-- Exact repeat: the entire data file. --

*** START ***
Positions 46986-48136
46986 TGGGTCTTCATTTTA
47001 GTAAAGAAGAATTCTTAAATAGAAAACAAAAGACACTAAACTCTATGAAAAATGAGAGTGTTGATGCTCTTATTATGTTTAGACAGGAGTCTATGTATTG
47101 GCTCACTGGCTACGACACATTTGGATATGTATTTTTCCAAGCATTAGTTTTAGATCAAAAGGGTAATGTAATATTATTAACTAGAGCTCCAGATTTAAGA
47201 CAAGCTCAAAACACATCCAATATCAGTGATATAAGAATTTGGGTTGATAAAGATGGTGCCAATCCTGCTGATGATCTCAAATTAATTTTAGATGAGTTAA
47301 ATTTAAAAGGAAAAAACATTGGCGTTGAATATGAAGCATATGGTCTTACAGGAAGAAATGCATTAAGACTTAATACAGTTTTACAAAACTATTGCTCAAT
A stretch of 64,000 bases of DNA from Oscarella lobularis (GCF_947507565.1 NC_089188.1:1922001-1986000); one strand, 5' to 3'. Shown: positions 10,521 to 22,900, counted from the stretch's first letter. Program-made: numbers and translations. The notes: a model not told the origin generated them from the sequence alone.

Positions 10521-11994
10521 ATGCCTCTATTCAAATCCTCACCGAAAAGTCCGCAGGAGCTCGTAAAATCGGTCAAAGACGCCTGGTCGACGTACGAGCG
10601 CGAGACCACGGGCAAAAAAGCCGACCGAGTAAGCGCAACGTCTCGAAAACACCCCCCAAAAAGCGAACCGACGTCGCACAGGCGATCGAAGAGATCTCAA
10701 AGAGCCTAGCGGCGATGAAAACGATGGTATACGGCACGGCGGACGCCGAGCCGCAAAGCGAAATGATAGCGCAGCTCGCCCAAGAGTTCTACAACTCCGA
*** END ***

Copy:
Positions 46986-48136
46986 TGGGTCTTCATTTTA
47001 GTAAAGAAGAATTCTTAAATAGAAAACAAAAGACACTAAACTCTATGAAAAATGAGAGTGTTGATGCTCTTATTATGTTTAGACAGGAGTCTATGTATTG
47101 GCTCACTGGCTACGACACATTTGGATATGTATTTTTCCAAGCATTAGTTTTAGATCAAAAGGGTAATGTAATATTATTAACTAGAGCTCCAGATTTAAGA
47201 CAAGCTCAAAACACATCCAATATCAGTGATATAAGAATTTGGGTTGATAAAGATGGTGCCAATCCTGCTGATGATCTCAAATTAATTTTAGATGAGTTAA
47301 ATTTAAAAGGAAAAAACATTGGCGTTGAATATGAAGCATATGGTCTTACAGGAAGAAATGCATTAAGACTTAATACAGTTTTACAAAACTATTGCTCAAT
A stretch of 64,000 bases of DNA from Oscarella lobularis (GCF_947507565.1 NC_089188.1:1922001-1986000); one strand, 5' to 3'. Shown: positions 10,521 to 22,900, counted from the stretch's first letter. Program-made: numbers and translations. The notes: a model not told the origin generated them from the sequence alone.

Positions 10521-11994
10521 ATGCCTCTATTCAAATCCTCACCGAAAAGTCCGCAGGAGCTCGTAAAATCGGTCAAAGACGCCTGGTCGACGTACGAGCG
10601 CGAGACCACGGGCAAAAAAGCCGACCGAGTAAGCGCAACGTCTCGAAAACACCCCCCAAAAAGCGAACCGACGTCGCACAGGCGATCGAAGAGATCTCAA
10701 AGAGCCTAGCGGCGATGAAAACGATGGTATACGGCACGGCGGACGCCGAGCCGCAAAGCGAAATGATAGCGCAGCTCGCCCAAGAGTTCTACAACTCCGA